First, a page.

Josh looks down to see the offending evidence for himself. If a piece of tape in the Watergate Hotel can bring down the President of the United States then this would certainly be enough to bring down the head of the homeowner’s association. He takes a deep breath and slowly looks back up only to see Cheryl pointing a handgun directly at his chest.









Here are the 2018 Oscar Nominations for Best Picture (for the casual movie goer):

Blade Runner: 2049

Fans of the Blade Runner series have been calling this film a disappointment. People who have never been exposed to the series have been calling this film confusing. Not only has this film started a dialogue, but the conflicting opinions prove that it is just too high-concept to understand; a true sign of an Oscar nominee.

Thor: Ragnarok

What do you get when you take a superhero and rid them of both their physical and supernatural identities? The answer: a thought provoking look at man’s struggle with his sense of self in an increasingly unfamiliar and violent world. Be sure to watch for a Best Supporting Actor nod for Jeff Goldblum as well.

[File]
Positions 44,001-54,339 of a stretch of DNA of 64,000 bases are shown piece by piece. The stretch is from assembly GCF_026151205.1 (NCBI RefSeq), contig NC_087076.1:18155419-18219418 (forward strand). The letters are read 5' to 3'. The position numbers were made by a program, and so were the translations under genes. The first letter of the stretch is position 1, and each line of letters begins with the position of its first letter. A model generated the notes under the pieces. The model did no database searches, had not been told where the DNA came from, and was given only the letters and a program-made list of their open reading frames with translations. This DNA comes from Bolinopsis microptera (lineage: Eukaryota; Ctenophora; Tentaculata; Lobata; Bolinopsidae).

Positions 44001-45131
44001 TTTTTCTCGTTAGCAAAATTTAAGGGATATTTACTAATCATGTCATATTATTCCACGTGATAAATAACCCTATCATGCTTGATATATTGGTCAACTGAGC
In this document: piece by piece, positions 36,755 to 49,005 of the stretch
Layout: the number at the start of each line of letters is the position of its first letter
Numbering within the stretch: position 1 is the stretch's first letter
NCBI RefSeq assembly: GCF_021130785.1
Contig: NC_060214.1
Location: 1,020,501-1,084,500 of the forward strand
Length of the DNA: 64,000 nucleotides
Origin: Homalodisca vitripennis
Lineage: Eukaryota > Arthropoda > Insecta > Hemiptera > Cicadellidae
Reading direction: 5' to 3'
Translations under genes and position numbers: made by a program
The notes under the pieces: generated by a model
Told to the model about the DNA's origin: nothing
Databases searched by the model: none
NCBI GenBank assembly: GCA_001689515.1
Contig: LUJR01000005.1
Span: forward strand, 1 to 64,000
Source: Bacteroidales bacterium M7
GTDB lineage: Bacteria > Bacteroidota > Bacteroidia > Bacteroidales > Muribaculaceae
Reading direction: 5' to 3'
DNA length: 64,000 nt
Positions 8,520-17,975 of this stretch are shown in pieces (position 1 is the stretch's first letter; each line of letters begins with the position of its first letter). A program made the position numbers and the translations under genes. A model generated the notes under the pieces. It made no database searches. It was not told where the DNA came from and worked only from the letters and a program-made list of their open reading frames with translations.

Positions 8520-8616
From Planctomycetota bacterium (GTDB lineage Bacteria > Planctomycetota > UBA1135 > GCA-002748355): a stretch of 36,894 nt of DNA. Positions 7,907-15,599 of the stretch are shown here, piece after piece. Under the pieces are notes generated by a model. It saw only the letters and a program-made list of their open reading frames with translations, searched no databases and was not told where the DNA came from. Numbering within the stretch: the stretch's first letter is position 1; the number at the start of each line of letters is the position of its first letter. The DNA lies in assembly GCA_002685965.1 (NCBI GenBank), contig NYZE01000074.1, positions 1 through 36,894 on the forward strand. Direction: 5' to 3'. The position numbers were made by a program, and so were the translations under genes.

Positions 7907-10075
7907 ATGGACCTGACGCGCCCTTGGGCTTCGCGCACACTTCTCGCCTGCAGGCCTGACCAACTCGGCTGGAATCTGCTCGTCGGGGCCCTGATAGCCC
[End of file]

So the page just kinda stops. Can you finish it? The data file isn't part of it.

To address the elephant in the room, this movie did in fact come out in 2016. However, it was released to Netflix in 2017. This animated, cultural homage to native Hawaiians just barely meets the deadline, but has all the makings of an Oscar contender. Like any Oscar-worthy film, people sang praises of Moana, but did not actually get around to seeing it until months later.

The Disaster Artist

The only thing more ironic than a fan base sarcastically praising an objectively terrible movie for almost 15 years is a silver screen adaptation of the failed director’s ex-best friend’s tell-all book going on to gross 24.8 million dollars (13,000 times the box office haul of the source material), not to mention winning a Golden Globe for another actor’s portrayal of said failed director.

A Bad Mom’s Christmas

Set in Chicago. Strong, star-studded female cast. Heart wrenching and diverse socio-economic, platonic, and familial relationships. This film checks just about every box on the Oscar wish list this holiday season.